U.S. consumer sentiment rose to its highest level in more than four years in May as Americans stayed optimistic about the job market, while higher income households expected to see bigger wage increases, a survey released on Friday showed.
The Thomson Reuters/University of Michigan's final reading on the overall index on consumer sentiment rose to 79.3 from 76.4 in April, topping forecasts for 77.8 and an initial May reading of the same.
It was the highest level since October 2007.
"Unfortunately, consumer confidence is still extremely vulnerable to a reversal, as occurred in the past two years," survey director Richard Curtin said in a statement.
"While their most optimistic expectation for job growth could go unfulfilled without much harm, if the recent slowdown in job growth persists in the months ahead, it could form the basis for a third retreat in confidence."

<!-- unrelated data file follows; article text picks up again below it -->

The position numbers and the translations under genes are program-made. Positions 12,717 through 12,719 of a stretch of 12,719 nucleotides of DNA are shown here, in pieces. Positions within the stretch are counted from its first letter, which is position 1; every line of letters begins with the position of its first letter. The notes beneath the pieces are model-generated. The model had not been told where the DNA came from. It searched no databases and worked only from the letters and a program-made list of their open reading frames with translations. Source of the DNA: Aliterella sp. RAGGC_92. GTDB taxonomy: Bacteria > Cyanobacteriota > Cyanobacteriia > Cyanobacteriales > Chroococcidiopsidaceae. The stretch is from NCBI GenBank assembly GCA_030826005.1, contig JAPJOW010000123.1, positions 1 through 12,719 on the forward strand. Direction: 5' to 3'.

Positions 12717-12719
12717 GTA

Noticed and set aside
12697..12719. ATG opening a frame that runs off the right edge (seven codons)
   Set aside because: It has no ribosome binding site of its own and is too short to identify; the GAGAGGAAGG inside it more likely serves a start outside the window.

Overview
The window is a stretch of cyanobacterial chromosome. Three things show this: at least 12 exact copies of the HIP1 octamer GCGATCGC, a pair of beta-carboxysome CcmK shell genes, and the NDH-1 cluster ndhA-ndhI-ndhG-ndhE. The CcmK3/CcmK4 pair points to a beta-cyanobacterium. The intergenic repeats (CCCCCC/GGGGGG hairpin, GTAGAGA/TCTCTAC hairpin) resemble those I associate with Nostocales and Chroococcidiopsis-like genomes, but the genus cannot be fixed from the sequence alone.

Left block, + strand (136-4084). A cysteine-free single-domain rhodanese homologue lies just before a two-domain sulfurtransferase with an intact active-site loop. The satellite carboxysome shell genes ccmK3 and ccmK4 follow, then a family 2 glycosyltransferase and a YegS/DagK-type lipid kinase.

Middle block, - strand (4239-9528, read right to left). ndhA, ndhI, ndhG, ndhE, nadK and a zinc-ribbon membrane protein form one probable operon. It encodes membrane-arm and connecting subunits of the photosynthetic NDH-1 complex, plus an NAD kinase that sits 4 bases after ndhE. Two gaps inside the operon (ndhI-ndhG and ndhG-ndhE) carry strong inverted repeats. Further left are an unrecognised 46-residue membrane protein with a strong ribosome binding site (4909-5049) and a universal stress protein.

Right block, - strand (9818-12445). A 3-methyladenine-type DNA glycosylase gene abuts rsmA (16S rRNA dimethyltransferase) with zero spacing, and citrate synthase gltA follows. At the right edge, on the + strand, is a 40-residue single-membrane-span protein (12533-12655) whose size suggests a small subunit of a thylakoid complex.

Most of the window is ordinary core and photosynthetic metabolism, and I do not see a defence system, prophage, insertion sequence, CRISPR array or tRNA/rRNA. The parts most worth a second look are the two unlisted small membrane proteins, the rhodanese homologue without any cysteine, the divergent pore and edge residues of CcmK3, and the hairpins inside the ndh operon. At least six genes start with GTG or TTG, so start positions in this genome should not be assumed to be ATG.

Half of all consumers said the economy had improved during the past year, while buying plans for vehicles and household durables also improved. The gauge of buying plans rose to 132 from 126.
Higher income households anticipated a 2 percent income increase in the year ahead, while lower income households expected just a 0.3 percent gain.
The survey's barometer of current economic conditions jumped to 87.2 from 82.9, while its gauge of consumer expectations improved to 74.3 from 72.3.
The indexes where at their highest levels since January 2008, and July 2007, respectively.
The survey's one-year inflation expectation eased to 3.0 percent from 3.2 percent, while the survey's five-to-10-year inflation outlook dipped to 2.7 percent from 2.9 percent. (Reporting By Leah Schnurr; Editing by Chizu Nomiyama)